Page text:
Residents slammed the city's policy of "rolling brownouts" at fire stations during a City Council hearing yesterday, accusing the mayor of jeopardizing safety.
"Our citizens cannot afford to lose lives due to a lack of response from fire and police," said Greg Spearman, a Democratic ward leader from West Philadelphia. The hearing was proposed by Councilwoman Janie Blackwell.
In August, the city started closing an average of three fire stations a day on a rolling basis in an effort to save $3.8 million in overtime costs. Critics of the policy have questioned whether it contributed to the death of 12-year-old Frank Marasco in a West Philadelphia fire on Aug. 7.
But Fire Commissioner Lloyd Ayers and Deputy Mayor for Public Safety Everett Gillison defended the policy, saying that the department has always had temporary closures when firefighters are out for training or on leave. Ayers also said fire deaths have declined in recent years, as have the number of fires.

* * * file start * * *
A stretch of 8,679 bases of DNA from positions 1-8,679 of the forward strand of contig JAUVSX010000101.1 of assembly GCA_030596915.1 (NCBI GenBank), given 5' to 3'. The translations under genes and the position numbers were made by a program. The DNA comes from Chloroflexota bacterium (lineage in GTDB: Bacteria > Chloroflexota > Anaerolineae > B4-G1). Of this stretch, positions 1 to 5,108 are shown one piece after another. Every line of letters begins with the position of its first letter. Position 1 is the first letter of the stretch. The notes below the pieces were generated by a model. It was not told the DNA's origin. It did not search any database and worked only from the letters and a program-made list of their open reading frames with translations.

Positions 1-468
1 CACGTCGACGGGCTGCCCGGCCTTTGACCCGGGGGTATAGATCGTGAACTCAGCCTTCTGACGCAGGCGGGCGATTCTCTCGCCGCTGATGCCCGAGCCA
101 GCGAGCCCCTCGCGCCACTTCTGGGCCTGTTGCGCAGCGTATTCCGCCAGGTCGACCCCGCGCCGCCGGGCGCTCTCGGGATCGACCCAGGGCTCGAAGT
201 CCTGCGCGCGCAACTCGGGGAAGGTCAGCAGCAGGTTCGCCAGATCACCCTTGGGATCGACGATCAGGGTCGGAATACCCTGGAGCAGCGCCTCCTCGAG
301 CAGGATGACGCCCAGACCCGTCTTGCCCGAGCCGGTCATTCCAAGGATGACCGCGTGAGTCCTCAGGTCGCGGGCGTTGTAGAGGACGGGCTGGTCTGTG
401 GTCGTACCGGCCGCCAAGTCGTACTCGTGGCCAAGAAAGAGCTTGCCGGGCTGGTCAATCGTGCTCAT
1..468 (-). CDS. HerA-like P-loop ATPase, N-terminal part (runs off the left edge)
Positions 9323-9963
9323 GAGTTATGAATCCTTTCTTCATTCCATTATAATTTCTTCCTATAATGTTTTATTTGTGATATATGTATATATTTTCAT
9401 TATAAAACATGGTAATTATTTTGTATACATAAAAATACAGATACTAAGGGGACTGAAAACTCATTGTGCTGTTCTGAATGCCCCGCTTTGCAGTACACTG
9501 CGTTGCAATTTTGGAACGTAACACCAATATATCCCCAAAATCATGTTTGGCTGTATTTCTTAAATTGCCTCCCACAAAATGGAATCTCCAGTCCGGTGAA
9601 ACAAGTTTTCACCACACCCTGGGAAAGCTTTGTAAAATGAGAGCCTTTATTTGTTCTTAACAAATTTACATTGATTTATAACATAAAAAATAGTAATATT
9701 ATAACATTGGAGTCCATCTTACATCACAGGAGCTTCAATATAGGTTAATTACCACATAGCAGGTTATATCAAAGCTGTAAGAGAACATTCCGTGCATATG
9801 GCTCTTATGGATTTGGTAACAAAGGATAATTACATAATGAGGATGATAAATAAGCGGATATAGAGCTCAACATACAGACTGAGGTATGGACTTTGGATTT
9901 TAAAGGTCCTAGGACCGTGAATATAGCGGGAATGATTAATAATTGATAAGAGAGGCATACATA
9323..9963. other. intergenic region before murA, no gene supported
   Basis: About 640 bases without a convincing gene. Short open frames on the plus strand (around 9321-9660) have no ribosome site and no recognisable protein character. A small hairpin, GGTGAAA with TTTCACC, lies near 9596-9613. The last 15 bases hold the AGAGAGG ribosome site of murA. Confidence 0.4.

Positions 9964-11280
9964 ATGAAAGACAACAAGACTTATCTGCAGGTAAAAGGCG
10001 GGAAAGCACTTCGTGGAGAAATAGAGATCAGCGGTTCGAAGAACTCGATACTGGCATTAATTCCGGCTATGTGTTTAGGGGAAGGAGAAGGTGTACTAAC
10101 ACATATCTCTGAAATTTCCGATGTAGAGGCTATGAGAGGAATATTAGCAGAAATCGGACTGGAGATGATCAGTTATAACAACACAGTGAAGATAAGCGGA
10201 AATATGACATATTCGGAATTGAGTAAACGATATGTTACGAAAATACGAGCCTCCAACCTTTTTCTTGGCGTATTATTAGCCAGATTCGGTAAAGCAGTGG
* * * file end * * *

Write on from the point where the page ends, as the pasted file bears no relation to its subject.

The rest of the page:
"We will continue to do as well as we can in the Fire Department to help the citizens that need our help," Ayers said.
The fire that killed Marasco occured on 55th Street near Sansom. The closest engine company - Engine 57, at 55th and Chestnut streets - was browned-out earlier in the day. But at the time of the 6:51 p.m. emergency call, the station was open, but unable to respond because firefighters were collecting apparatus in another part of the city.
Instead, Engine 68, at 52nd Street and Willows Avenue, responded first. Just how long it took to get equipment on the ground - and if the brownout was actually to blame - has been a topic of intense debate.
Meanwhile, the city is trying to move ahead with a review of emergency operations. City officials yesterday asked the Pennsylvania Intergovernmental Cooperation Authority to fund an outside study into fire operations. Deputy Mayor for Public Safety Everett Gillison said such a study would likely cost between $300,000 and $450,000, and take six to nine months.
PICA Chairman Jim Eisenhower said the authority was interested in funding such a study, but wanted the administration to talk with Council and the fire union, to make sure all parties were on board.